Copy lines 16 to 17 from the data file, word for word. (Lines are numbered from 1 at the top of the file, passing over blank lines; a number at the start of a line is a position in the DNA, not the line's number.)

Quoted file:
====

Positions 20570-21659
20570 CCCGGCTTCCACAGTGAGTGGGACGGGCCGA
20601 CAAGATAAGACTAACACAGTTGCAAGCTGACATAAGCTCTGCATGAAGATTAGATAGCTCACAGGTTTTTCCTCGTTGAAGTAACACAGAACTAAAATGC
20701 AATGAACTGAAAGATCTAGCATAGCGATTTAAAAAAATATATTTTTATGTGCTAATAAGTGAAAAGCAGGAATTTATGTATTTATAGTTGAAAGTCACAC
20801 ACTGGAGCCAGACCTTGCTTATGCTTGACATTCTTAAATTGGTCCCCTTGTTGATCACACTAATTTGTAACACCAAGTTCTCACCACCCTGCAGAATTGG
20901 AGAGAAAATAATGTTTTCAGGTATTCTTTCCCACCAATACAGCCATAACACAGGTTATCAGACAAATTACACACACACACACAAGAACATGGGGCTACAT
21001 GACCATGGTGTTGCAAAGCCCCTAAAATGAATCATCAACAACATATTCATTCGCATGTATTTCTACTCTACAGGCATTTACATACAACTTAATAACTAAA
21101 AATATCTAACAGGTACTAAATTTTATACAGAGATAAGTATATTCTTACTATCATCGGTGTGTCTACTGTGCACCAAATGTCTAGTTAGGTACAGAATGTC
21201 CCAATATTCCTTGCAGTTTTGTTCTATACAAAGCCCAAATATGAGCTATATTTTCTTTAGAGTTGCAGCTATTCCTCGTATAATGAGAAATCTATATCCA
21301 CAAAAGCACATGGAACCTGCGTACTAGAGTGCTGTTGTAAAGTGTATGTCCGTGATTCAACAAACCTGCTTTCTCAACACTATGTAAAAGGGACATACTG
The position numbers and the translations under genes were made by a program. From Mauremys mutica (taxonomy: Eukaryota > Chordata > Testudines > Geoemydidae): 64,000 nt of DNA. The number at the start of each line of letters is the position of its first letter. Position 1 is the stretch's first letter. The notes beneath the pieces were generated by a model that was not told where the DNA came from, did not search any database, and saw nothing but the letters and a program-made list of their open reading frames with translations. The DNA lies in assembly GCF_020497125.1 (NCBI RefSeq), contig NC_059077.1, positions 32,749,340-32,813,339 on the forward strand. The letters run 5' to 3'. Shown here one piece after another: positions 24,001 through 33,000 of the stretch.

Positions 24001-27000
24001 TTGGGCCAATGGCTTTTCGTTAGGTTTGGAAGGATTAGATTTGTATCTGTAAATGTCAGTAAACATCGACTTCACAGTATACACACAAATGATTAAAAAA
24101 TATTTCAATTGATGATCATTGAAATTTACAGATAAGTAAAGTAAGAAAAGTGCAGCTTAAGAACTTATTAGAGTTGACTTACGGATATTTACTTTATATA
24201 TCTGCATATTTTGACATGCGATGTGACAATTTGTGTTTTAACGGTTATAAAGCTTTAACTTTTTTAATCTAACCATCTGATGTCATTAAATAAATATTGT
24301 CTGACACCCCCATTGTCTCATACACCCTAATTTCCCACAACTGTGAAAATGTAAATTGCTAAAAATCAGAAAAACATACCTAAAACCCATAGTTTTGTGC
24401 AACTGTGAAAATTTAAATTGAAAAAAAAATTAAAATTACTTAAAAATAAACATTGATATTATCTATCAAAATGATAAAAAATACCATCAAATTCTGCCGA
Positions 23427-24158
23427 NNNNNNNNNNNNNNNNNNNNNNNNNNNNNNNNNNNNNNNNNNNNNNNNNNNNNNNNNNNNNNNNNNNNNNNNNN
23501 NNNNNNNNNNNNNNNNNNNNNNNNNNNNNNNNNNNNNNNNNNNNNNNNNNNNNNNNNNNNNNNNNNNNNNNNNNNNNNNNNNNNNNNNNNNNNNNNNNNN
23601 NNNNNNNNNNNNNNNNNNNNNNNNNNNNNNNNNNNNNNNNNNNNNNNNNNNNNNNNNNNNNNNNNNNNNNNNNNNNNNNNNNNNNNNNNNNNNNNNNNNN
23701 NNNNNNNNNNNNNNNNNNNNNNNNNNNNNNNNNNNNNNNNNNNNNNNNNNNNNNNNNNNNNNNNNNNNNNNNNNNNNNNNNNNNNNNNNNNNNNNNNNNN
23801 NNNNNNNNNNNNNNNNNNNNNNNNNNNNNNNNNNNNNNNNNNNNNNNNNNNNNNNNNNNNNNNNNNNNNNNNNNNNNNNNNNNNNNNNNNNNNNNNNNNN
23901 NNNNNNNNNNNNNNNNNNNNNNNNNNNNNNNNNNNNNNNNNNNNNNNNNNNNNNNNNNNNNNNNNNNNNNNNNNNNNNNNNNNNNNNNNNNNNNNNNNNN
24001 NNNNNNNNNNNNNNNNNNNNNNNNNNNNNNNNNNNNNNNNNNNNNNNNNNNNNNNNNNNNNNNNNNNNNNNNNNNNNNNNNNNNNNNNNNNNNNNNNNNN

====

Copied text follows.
24301 CTGACACCCCCATTGTCTCATACACCCTAATTTCCCACAACTGTGAAAATGTAAATTGCTAAAAATCAGAAAAACATACCTAAAACCCATAGTTTTGTGC
24401 AACTGTGAAAATTTAAATTGAAAAAAAAATTAAAATTACTTAAAAATAAACATTGATATTATCTATCAAAATGATAAAAAATACCATCAAATTCTGCCGA